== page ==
In their study of 30 companies listed in the stock exchange of Mauritius, Soondier, Maunick & Sewark (2016) confirmed a negative relationship between dividend payout and retained earnings. However, they could not establish any relationship between dividend payout and cash and debt-to-equity ratio.
Gwaya & Mwasa (2016) in their study sought to examine how dividend policies of selected public limited companies in Kenya affect financial performance during the period 2002–2011. They took a sample of 29 companies listed on Nairobi Stock exchange. The findings of their research established that dividend policy of firms has an effect on its subsequent financial performance.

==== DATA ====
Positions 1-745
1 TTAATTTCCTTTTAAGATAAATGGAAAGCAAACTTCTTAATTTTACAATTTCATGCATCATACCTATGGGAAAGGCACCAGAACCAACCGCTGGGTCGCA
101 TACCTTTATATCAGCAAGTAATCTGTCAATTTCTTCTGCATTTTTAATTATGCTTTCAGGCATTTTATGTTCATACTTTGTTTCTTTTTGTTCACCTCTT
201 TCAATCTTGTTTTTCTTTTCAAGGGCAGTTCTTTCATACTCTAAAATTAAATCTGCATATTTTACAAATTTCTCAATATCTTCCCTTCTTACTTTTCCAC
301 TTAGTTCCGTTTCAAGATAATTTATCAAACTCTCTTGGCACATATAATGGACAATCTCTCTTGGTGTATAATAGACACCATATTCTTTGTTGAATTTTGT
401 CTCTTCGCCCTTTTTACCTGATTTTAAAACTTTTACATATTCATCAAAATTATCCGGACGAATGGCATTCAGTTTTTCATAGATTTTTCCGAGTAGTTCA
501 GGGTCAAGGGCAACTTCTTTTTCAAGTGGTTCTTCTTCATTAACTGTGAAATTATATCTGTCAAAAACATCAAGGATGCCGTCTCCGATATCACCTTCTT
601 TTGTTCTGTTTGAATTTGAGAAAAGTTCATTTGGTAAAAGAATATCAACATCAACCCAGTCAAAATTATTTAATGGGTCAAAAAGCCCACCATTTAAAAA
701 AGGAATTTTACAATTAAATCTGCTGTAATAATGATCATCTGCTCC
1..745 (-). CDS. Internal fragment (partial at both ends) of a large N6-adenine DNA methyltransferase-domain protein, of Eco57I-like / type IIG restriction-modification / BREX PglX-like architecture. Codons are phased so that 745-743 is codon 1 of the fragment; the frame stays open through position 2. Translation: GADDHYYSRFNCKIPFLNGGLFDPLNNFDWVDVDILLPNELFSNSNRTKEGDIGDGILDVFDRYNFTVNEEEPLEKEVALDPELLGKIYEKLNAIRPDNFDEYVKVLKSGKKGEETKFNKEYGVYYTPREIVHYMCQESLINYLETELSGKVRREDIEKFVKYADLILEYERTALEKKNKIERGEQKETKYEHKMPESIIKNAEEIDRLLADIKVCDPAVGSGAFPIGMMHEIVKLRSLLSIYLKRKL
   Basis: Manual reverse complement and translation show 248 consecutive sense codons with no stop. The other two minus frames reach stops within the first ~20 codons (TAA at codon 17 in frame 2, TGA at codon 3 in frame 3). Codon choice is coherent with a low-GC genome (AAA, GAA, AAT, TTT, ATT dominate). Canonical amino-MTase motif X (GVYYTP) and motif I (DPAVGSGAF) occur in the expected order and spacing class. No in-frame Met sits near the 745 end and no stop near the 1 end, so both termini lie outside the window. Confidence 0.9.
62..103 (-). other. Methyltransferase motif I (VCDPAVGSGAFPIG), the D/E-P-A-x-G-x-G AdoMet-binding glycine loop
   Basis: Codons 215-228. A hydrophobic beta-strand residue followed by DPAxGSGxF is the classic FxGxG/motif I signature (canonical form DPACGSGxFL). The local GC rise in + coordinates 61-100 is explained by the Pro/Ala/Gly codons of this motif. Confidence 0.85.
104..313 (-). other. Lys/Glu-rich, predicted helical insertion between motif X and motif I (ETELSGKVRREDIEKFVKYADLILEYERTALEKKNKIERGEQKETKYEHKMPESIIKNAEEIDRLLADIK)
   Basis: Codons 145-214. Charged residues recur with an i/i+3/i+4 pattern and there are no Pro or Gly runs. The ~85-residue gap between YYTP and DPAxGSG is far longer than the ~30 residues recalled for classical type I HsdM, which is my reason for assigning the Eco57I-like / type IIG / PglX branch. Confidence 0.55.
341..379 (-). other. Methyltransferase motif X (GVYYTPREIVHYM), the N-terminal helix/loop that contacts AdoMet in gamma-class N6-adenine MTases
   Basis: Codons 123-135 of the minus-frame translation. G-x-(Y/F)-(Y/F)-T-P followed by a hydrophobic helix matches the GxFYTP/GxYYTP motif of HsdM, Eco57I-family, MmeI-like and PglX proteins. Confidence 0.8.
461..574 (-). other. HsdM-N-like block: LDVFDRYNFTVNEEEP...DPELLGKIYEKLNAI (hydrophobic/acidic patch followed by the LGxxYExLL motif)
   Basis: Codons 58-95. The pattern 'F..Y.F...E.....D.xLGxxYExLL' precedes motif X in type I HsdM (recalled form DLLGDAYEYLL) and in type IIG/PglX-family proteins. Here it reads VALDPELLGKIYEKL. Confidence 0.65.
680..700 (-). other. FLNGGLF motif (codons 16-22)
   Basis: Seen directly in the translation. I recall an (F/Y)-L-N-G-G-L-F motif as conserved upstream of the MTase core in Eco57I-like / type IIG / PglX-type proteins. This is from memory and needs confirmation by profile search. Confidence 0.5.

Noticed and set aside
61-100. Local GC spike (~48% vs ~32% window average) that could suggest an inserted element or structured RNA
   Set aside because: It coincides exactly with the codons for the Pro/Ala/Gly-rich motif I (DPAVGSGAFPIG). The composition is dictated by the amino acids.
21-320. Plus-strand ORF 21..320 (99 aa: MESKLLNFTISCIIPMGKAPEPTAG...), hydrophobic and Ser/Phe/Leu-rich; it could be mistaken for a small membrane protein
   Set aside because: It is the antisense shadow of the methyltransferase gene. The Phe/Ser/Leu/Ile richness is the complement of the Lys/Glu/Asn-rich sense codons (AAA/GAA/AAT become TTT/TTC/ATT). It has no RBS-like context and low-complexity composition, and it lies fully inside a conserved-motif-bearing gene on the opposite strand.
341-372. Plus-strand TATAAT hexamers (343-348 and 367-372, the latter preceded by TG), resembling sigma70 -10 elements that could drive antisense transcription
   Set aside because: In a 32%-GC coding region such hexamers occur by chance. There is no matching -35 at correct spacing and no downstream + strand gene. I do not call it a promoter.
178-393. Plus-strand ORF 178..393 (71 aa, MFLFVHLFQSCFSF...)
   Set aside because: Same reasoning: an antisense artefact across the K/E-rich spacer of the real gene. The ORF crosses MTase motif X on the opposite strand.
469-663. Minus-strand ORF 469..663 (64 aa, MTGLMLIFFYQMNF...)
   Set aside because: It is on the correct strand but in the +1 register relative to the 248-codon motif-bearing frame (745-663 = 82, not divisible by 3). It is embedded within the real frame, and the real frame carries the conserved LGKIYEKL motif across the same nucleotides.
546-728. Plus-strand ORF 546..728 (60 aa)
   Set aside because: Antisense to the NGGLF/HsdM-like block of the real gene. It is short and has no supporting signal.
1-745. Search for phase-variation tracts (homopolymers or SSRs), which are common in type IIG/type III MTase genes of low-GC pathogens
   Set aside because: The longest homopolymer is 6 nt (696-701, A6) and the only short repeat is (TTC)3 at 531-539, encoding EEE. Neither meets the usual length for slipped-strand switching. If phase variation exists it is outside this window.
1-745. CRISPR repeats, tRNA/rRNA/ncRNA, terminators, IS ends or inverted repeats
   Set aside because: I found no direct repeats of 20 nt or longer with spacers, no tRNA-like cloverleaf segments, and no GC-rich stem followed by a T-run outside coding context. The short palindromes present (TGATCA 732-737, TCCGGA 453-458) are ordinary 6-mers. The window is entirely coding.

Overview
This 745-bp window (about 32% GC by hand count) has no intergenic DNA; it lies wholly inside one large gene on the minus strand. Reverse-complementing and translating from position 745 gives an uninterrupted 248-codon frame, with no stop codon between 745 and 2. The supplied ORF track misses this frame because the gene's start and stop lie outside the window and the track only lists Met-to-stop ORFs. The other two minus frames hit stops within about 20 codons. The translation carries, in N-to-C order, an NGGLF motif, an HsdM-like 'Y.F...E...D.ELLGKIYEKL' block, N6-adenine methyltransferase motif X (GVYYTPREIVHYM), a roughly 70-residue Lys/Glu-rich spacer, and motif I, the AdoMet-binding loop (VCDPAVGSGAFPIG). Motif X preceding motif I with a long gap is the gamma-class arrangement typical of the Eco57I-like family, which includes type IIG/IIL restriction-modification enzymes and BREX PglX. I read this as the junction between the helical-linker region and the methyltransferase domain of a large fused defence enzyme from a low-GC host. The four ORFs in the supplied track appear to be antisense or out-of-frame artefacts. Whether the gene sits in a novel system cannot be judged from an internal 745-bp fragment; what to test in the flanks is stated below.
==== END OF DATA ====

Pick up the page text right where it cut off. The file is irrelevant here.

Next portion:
An assessment of dividend policy of companies listed in the Indian capital market was done by Brahmaiah, Srinivasan & Sangeeth (2018). They sampled 95 quoted companies for the period 2012/3 to 2017/8. Using the Arellano & Bond dynamic panel data model, they established that profitability, liquidity, leverage, risk, firm size and inflation are major determinates of a firm’s dividend policy. Among the variables that influence dividend significantly, profitability, liquidity, firm size and inflation show negative correlation. No significant relationship was established between dividend payout and lagged dividend, investment opportunity, taxation and yield curve. The findings on the influence of lagged dividend seems to be inconsistent with that of Anthonio, Jaara, Alashhab & Jaara (2018) studied non-financial companies in Jordan covering a period between 2005 and 2016. Results show that company size has a significant positive relationship with dividend policy. This implies that large and mature companies were paying more and consistent dividend in view of possibly less growth opportunities where retained earnings could be ploughed into. They equally established that lagged dividend has a significant positive relationship with dividend payout; an indication that firms seek to achieve consistency in dividend payment and not merely a reflection of the level of this year’s profit. Expectedly, they confirmed a negative correlation between risk and dividend.